Why Manchester City Can �Quite Easily� Afford To Sign Jack Grealish And Harry Kane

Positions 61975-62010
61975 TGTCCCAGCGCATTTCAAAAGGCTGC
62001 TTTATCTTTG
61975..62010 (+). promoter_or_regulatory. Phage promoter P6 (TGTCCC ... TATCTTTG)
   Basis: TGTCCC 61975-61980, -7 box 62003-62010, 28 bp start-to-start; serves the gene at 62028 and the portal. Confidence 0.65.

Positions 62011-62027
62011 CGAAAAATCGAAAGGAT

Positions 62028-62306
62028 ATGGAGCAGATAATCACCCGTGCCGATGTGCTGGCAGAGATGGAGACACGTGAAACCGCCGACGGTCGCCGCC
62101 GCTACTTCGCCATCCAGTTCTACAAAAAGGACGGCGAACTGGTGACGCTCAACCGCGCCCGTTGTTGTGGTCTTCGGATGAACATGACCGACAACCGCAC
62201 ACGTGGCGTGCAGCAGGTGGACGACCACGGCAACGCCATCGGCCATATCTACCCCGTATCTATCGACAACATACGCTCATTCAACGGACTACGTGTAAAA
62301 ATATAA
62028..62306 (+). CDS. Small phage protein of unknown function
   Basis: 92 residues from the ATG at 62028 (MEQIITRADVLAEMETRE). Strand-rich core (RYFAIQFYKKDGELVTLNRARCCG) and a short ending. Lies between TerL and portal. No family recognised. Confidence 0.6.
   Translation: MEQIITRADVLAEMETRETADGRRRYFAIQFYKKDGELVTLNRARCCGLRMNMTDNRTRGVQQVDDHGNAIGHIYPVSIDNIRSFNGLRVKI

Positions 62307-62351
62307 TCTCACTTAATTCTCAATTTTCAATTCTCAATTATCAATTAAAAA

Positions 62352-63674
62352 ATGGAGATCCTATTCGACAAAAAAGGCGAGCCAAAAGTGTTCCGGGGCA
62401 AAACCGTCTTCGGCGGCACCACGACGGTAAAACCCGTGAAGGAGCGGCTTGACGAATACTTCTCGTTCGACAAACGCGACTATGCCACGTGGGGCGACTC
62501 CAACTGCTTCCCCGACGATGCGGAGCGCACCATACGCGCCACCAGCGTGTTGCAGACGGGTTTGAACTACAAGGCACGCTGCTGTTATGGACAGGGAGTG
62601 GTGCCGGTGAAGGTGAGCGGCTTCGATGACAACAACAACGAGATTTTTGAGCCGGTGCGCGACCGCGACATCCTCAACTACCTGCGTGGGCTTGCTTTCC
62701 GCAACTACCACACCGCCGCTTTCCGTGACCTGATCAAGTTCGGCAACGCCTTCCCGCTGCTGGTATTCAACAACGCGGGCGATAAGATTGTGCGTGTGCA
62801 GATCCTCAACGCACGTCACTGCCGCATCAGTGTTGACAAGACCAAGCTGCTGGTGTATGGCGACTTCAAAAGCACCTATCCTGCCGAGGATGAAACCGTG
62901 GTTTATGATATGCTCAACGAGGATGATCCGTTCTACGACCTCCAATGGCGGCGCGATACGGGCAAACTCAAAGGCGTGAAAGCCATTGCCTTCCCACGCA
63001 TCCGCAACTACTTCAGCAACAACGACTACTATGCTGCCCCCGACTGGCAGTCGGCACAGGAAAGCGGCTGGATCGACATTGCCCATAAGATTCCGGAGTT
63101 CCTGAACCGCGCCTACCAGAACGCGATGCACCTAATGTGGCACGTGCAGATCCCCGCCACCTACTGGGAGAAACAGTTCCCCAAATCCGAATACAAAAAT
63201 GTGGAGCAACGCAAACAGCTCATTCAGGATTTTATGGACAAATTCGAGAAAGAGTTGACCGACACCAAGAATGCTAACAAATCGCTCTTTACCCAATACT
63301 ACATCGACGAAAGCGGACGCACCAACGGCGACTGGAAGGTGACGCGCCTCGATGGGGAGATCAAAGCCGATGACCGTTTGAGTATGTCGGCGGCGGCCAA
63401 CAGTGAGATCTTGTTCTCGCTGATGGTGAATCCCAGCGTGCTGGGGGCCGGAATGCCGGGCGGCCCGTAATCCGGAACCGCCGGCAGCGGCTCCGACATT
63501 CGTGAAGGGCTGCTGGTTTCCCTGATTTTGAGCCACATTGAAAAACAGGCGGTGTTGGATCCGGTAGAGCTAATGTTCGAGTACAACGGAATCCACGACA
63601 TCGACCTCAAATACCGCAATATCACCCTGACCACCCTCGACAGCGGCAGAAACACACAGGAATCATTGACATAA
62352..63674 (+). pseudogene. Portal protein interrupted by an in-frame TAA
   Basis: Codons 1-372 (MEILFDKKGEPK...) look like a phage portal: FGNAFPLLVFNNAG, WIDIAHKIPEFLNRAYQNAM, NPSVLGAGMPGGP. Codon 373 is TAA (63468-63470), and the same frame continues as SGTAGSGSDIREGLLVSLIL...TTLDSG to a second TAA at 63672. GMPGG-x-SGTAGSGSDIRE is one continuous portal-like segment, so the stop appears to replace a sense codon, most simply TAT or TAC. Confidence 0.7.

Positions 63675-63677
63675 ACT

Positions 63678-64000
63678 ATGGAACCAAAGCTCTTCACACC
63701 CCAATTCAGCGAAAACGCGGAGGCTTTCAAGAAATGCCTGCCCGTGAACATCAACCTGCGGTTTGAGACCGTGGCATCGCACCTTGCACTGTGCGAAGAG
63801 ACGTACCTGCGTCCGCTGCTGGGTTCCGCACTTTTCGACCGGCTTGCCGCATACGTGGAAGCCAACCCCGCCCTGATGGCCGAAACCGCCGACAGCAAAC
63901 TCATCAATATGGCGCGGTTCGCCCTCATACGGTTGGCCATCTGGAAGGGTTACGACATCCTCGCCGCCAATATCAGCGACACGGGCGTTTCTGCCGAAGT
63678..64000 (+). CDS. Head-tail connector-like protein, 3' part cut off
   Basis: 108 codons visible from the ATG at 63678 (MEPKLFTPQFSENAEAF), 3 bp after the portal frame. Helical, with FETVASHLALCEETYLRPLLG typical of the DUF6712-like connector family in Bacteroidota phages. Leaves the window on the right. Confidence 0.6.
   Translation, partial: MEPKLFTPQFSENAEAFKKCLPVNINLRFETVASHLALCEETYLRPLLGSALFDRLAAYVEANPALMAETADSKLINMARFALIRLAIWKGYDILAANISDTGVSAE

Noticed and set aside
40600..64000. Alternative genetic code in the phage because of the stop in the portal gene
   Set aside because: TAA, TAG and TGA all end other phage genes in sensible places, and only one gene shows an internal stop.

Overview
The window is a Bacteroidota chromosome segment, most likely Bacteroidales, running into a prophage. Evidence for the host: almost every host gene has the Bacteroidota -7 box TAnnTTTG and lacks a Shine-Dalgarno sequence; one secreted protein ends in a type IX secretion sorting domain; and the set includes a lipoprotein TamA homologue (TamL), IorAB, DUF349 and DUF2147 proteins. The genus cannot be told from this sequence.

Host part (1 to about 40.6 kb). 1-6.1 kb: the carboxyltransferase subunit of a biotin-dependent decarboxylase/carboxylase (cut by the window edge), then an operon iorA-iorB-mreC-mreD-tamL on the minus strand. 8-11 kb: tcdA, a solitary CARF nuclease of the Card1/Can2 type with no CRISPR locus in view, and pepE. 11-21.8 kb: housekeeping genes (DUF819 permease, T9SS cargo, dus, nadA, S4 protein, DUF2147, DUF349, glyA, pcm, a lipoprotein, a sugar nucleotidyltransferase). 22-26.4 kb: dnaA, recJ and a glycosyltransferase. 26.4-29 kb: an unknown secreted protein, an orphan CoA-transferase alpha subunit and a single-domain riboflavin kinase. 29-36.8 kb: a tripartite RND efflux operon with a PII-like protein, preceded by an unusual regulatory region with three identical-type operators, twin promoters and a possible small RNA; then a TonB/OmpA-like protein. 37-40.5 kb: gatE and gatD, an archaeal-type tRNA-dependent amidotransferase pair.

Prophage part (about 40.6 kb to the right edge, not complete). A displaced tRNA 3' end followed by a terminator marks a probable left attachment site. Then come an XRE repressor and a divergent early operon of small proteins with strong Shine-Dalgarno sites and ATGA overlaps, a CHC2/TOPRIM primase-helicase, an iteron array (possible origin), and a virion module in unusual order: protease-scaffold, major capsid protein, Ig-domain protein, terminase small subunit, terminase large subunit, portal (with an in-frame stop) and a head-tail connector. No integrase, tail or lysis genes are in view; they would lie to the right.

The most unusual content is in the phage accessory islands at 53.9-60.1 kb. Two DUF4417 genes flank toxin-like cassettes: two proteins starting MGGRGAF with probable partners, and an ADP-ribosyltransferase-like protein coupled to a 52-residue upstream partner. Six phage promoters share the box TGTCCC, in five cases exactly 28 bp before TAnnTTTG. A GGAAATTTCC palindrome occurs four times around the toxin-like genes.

MANCHESTER (ENGLAND) - AUGUST 05 - Manchester City announces Jack Grealish as a new signing.... [+] Football Academy August 05, 2021, Manchester, England. (Photo by Matt McNulty, Manchester City/Manchester City FC via Getty Images). Manchester City FC via Getty Images Manchester City spent around $300 million to buy two players. The outlay seems possible, however, with Jack Grealish negotiating the first $145million deal and Harry Kane pushing for a similar move of equal value, The question everyones lips is: how? The financial impact of a soccer season that was played behind closed doors can have a devastating effect on the bottom line of every club. People were unsure how City could finance such an extravagant spending spree while still adhering to the Financial Fair Play regulations. Pep Guardiola, manager of the team, said so himself when he was asked about possible signings. He explained that there is a high chance that we won't sign a striker because of the current economic climate. "With these prices we are not going buy any striker. It is impossible. We cannot afford it. Every club has financial difficulties, and we are no exception. According to Kieran Maguire from University of Liverpool Football Finance, Manchester City could easily break the British transfer record two times in one summer. He tells me that they can afford it. First, cash-wise, the owners have enough money in the equity side to finance any deal they want. These days, transfers are usually made on an instalment basis. It is possible that the initial deposit could have been 50%, but we don't know. Financial fair play implications. He has signed a six year contract. The accounting rules allow you to spread the cost over six years. This works out at [$20,000,000] per year. For a club like City, where total revenues are in the range of [$690 millions], the hit to your profit & loss account isn't too heavy. He says that winning the Premier League and reaching a Champions League Final last year boosted the club's revenue. The departure of Sergio Aguero, the legendary striker, has significantly reduced costs. [$300 Million] is indeed a large sum. Maguire says that it is not too difficult for them. Cash is the king PORTO, PORTUGAL – MAY 29: An overview of fireworks going off before kickoff during the UEFA...[+] Champions League Finale between Manchester City FC and Chelsea FC at Estadio do Dragao in Porto, Portugal on May 29, 2021. (Photo by Matthew Ashton – AMA/Getty Images). Getty Images It is common for a sport to be focused on the long-term, and not just the gross wages. However, financial experts such as Maguire know that this can distort the picture. You need to assess the business's long-term profit or loss performance, and most importantly, its cash position, in order to accurately evaluate it. Like Chelseas, Manchester City's ownership model relies on the owner's deep pockets as well as continued generosity to keep money flowing through their business. The club's losses of $172 million in 2019-20 can be covered without having to borrow money from banks. To see the dangers of Real Madrid and Barcelona's financial situations, you only need to look. After significant earnings drops, both clubs have to significantly reduce their costs. The owner-financing model City and Chelsea, on the other hand, has made them stronger over the last decade. Maguire says that it is not surprising that these two clubs were in the Champions League Final earlier in the year. I have looked through all records for the Premier League and found that those two clubs have suffered the greatest financial losses since inception of the Premier League. They are worth approximately [$2.7 billion]. Manchester City and Chelsea are coping with coronavirus-related losses in clubs around the world. The sustainable side LEEDS, ENGLAND – NOVEMBER 02: Jack Harrison, Leeds United, celebrates scoring his side's... [+] second goal in the Sky Bet Championship match at Elland Road between Leeds United, Queens Park Rangers, on November 02, 2019, Leeds, England. (Photo by George Wood/Getty Images). Getty Images While Chelsea and Liverpool have been praised for their ability to sell large to balance the books, little is said about City's transfer market savvy. Maguire notes that the club's profit/loss performance was positive before the COVID-19 big loss. He continues that although Manchester City's long term spending has been substantial, they were still breaking even financially for quite some time [before] they suffered huge losses in 2020. City is a great financial company, selling players on a regular base. This is important because soccer clubs can record player transfers in their accounts. A few good deals each season can really improve the bottom line. Maguire explains that while you may take the entire profit when you sell a player in a given year, you can spread that cost over many years if you purchase a player. This summer, City was able to raise $50 million by selling fringe players Jack Harrison, Angelino, and Luka Nmecha. This is more than the $20 million Jack Grealish cost. Add the $75 million from the sale of Leroy Sane last year-which did not make the 2019/20 numbers-and you have enough money to pay for Harry Kane's $150 million move to England.

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